There were no floodlights on the seaward side of the ship. Red cut his motor to half of nothing and curved in under the overhang of the stern, sidled up to the greasy plates as coyly as a clubman in a hotel lobby.
Double iron doors loomed high over us, forward a little from the slimy links of a chain cable. The speedboat scuffed the Montecito's ancient plates and the sea water slapped loosely at the bottom of the speedboat under our feet. The shadow of the big ex-cop rose over me. A coiled rope flicked against the dark, caught on something, and fell back into the boat. Red pulled it tight, made a turn around something on the engine cowling.
He said softly: "She rides as high as a steeplechaser. We gotta climb them plates."
I took the wheel and held the nose of the speedboat against the slippery hull, and Red reached for an iron ladder flat to the side of the ship, hauled himself up into the darkness, grunting, his big body braced at right angles, his sneakers slipping on the wet metal rungs.
After a while, something creaked up above and feeble yellow light trickled out into the foggy air. The outline of a heavy door showed, and Red's crouched head against the light.
I went up the ladder after him. It was hard work. It landed me panting in a sour, littered hold full of cases and barrels.Rats skittered out of sight in the dark corners. The big man put his lips to my ear: "From here we got an easy way to the boiler-room catwalk. They'll have steam up in one auxiliary, for hot water and the generators. That means one guy. I'll handle him. The crew doubles in brass upstairs. From the boiler room I'll show you a ventilator with no grating on it. Goes to the boat deck. Then it's all yours."
"You must have relatives on board," I said.
"Never you mind. A guy gets to know things when he's on the beach. Maybe I'm close to a bunch that's set to knock the tub over. Will you come back fast?"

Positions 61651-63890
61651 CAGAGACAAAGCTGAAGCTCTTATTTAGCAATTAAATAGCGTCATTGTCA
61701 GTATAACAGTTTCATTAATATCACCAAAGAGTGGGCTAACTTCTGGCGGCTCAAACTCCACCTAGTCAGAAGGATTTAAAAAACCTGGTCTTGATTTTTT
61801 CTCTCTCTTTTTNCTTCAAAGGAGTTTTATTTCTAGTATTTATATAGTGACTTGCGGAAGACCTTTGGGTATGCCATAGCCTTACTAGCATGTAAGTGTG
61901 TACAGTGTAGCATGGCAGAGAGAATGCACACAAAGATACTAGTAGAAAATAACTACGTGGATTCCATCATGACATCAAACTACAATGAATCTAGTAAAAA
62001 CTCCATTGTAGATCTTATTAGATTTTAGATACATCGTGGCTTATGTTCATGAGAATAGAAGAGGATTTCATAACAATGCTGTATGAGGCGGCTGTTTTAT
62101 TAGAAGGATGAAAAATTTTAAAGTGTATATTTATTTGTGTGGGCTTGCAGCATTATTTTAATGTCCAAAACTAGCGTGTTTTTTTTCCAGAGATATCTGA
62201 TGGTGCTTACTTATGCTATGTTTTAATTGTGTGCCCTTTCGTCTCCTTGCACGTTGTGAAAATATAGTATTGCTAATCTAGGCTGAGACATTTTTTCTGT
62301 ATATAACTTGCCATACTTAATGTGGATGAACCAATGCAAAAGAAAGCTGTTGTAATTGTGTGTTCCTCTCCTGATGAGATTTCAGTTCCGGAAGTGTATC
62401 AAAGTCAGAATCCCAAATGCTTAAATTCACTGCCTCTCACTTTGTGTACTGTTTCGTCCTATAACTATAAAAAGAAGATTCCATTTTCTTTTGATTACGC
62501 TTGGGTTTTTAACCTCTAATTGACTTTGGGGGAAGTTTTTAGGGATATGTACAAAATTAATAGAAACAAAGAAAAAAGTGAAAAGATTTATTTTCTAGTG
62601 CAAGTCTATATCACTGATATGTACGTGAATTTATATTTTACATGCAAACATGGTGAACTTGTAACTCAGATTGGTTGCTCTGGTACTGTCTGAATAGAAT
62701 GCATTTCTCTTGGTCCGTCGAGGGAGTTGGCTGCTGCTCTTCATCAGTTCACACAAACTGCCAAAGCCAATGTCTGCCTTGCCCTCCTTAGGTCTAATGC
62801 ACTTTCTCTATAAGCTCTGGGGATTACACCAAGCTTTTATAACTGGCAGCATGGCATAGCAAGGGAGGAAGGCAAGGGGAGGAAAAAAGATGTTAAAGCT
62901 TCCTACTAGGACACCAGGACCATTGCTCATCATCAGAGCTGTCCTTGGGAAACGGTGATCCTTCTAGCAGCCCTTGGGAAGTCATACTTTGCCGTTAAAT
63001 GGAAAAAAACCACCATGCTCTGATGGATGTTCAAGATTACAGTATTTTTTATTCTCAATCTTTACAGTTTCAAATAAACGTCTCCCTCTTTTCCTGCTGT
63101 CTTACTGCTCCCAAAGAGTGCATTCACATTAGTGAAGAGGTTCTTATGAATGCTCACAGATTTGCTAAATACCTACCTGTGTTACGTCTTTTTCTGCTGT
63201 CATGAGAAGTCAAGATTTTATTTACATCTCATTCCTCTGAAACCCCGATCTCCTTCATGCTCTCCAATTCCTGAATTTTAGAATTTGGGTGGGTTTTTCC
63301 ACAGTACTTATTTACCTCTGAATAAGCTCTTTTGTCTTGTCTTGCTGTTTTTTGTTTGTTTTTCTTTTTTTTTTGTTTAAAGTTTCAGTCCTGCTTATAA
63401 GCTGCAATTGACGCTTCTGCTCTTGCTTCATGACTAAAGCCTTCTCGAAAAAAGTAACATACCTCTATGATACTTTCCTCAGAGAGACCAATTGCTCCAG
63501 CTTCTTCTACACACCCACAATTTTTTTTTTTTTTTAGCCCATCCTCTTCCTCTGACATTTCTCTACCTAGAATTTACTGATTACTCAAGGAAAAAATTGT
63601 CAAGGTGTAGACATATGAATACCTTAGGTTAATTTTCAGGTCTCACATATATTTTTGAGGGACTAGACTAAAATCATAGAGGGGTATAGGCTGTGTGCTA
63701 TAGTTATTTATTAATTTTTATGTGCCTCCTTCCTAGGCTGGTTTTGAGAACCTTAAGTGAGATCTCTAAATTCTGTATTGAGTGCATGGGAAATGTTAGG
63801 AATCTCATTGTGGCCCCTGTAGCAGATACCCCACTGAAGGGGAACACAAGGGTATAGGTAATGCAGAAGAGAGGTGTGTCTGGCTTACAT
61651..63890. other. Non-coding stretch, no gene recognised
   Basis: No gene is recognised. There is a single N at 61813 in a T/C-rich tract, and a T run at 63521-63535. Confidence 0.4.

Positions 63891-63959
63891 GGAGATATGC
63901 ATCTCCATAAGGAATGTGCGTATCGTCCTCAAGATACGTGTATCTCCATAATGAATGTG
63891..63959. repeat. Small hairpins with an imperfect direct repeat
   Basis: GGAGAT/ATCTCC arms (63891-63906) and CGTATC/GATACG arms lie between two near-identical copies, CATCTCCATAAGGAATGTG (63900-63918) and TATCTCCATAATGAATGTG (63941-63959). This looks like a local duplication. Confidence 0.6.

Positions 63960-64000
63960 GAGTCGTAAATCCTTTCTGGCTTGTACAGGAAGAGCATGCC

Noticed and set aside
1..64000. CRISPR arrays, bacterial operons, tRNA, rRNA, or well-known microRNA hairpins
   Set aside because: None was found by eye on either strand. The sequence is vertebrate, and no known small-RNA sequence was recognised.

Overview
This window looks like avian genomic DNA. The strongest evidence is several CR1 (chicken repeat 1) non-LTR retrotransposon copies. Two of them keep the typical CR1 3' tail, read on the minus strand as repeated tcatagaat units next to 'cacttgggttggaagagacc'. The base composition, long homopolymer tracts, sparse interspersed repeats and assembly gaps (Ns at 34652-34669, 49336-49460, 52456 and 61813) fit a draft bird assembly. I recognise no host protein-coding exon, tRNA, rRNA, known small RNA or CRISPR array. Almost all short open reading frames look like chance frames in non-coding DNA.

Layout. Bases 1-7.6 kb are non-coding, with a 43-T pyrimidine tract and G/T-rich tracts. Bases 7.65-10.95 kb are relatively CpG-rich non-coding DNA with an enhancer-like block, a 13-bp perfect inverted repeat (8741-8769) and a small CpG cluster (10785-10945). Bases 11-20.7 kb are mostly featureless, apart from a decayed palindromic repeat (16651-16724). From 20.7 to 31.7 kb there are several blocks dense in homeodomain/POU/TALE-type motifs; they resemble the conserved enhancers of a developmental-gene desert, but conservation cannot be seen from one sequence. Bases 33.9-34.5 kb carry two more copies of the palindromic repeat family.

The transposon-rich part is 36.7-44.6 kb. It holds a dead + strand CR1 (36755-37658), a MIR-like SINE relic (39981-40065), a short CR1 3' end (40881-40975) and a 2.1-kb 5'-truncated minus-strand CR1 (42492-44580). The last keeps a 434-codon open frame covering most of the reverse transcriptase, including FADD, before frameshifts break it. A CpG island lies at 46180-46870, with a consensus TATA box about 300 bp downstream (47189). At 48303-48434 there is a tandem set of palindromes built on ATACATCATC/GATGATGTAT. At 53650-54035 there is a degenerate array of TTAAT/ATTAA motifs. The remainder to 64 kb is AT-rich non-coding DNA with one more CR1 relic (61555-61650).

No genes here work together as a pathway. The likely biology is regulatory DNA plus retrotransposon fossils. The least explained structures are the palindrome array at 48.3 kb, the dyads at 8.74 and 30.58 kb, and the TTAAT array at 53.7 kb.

— Raymond Chandler, "The Man Who Liked Dogs"
As with so many things, when framing this scene of his early detective Carmady sneaking aboard a "gambling boat" anchored out in Santa Monica Bay, Raymond Chandler was writing from life. There were a number of such "gambling boats" that sat anchored in international waters, off the coast of Southern California during the 1930s.
I was reminded of both this story and its basis in fact earlier this week, when I heard the sad news that fellow Sleuthsayer, the great Paul D. Marks had passed away. In addition to being one hell of a writer, Paul was quite the student of history, including a stated obsession with Southern California's historic gambling boats. And a few months back, he wrote one of his best Sleuthsayers posts about them.
So, in honor of Paul, in today's post I'm going to riff on his wonderful piece about the gambling boats by harkening back even further—to the 1920s—and a similar enterprise of questionable legality: Prohibition-era rum runners, and the so-called "Rum Row."
In 1919 the U.S. Congress passed the Volstead Act, ratifying and enforcing the 18th amendment to the Constitution, and for the next fourteen years the production, importation and distribution of alcoholic beverages was against the law. Not until the act's repeal in 1933 would Americans be able to buy a drink legally again.
Of course, this meant big money was out there for the taking, as long as you didn't have any qualms about breaking the law. "Prohibition," as it quickly became known, helped bankroll a massive expansion of organized crime syndicates in both the United States and a host of other countries.
Simple. Turns out most Americans liked to have a drink every now and then. And since it wasn't illegal to drink or to possess alcohol you had "bought before Prohibition," flouting the Volstead Act turned into something of a national pastime.
|Americans taking the 18th Amendment about as seriously as you'd expect them to.|
According to author Jim Stone in My Dad, the Rum Runner, ships like the Malahat didn't have to be fast, and they didn't have much to fear from the likes of the Coast Guard. Unless there was criminal activity the Coast Guard left the rum rows alone in most of the spots where they congregated along the West Coast (The Farallon Islands, fifty miles off the Golden Gate, were supposedly a popular spot for the rum row ships to set up shop for months at a time). The speedboats, trawlers and other smaller craft used by local smugglers to load up at rum row were their preferred targets.
On a typical run south from her homeport in Vancouver, the Malahat would carry “200 cases of well-known brands of scotch whiskey, gin, champagne, and liqueurs, followed by 1,000 cases of Old Colonel Rye and Corn Hollow Bourbon.” It could often take months for her owners to sell off all of their stock and return to Canada for another load.
And they made money like they were printing it in their mom's basement.
And on that (bank) note, that's all for this go-round. More on rum rows and rum runners next time.
And lastly, God bless you, Paul Marks.